This story first appeared in our Winter 2019 REPORT Newsletter.
Earlier this year, the statewide nonprofit Michigan United — a group that focuses on social, racial, and economic justice — came to the Community Foundation with a goal: to expand an existing program to help immigrant women obtain positions of leadership. Through the program, Michigan United had already helped several women receive their Department of Justice accreditation, attend law school, participate in professional internships, and volunteer to provide legal services at the border.
Knowing the group’s success — and the need for more female representation in law and immigration services, especially in southeast Michigan — the Community Foundation chose to provide support. A portion of the funding has come from the Women’s City Club of Detroit Endowment Fund, a fund that has helped the Community Foundation support women in cultural, educational, and civic endeavors in southeast Michigan for more than 25 years.
With an original gift of $123,000 to the Community Foundation, the Women’s City Club Endowment Fund was established in 1993. Since then, the fund has grown, thanks to investments, to about $200,000, and has supported approximately $210,000 in grants.
Among the 12 grantees that have received funding from the Women’s City Club Fund are Vista Maria in Dearborn Heights, which provides transitional living and other support for youth — especially young women — who are homeless or have aged out of foster care; the Wayne County SAFE Program, which provides comprehensive services for those affected by sexual violence; and Zaman International in Inkster, which works to address the basic needs of and encourage empowerment among marginalized women.
While many of the Women’s City Club Endowment Fund grantees have helped women create positive change in their communities, Michigan United’s grant comes at a particularly relevant time. According to a recent Community Foundation scan (A Landscape Scan of Immigrant- and Refugee-Supporting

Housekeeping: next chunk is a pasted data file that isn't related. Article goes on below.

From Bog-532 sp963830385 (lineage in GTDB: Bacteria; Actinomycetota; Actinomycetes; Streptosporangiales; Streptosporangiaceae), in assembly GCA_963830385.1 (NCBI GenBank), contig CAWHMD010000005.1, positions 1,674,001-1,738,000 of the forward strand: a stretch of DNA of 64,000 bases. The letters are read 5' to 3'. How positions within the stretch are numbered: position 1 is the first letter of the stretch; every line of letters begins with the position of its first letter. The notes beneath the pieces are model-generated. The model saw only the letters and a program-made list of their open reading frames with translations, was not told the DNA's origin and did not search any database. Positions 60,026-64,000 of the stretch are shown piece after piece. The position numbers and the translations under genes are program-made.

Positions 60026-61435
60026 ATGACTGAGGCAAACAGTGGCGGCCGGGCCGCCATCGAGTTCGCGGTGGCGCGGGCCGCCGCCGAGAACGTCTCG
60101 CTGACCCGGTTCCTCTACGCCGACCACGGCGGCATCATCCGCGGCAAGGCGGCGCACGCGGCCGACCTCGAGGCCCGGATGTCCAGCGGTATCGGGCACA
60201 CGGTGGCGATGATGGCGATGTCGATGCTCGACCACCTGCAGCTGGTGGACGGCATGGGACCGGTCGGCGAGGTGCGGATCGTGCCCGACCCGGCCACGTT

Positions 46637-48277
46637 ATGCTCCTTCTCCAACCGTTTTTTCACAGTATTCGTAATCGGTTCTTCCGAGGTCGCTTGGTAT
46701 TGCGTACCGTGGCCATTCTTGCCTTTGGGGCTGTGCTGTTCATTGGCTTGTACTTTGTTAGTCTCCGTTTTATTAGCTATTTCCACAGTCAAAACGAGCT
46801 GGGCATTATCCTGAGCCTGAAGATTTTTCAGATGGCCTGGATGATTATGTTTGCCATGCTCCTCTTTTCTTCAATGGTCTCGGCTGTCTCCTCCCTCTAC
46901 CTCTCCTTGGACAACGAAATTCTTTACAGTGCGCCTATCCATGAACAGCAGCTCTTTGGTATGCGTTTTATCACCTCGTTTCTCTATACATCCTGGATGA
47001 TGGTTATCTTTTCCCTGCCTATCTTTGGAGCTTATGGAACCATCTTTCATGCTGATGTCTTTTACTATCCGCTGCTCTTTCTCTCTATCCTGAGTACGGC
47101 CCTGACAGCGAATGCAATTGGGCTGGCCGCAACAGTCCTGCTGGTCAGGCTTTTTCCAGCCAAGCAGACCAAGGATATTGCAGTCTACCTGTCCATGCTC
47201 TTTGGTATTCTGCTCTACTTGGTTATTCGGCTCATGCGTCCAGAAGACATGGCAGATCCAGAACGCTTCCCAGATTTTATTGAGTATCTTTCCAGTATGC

Organizations in Southeast Michigan), more than 600,000 foreign-born individuals live in southeast Michigan. Over 70 percent of those individuals live in Wayne, Oakland, Macomb, Washtenaw, and Genesee counties. The ultimate mission of the Michigan United program is to put as many women as possible on a path to accreditation with the Department of Justice. Equipped with the proper education and credentials, they can perform immigration filings here in southeast Michigan.
By equipping immigrant women in their communities with training and professional development, Michigan United hopes that women who have firsthand experience with the country’s immigration system will be able to assist fellow community members with a variety of immigration services.
Participants in the program receive intensive biweekly training in the following areas:
- Community outreach
- Conducting know-your-rights training
- Counseling parents on their options
- Immigration 101
- Conducting intake and assessment for basic forms of immigration relief
- Giving referrals to external agencies for additional social services that Michigan United cannot provide
- Providing more advanced legal services.
As the needs in our communities change over time, gifts like the Women’s City Club Endowment Fund enable the Community Foundation to make tremendous impact. Learn how you can assist other organizations supporting leadership and creating positive change among women in your community.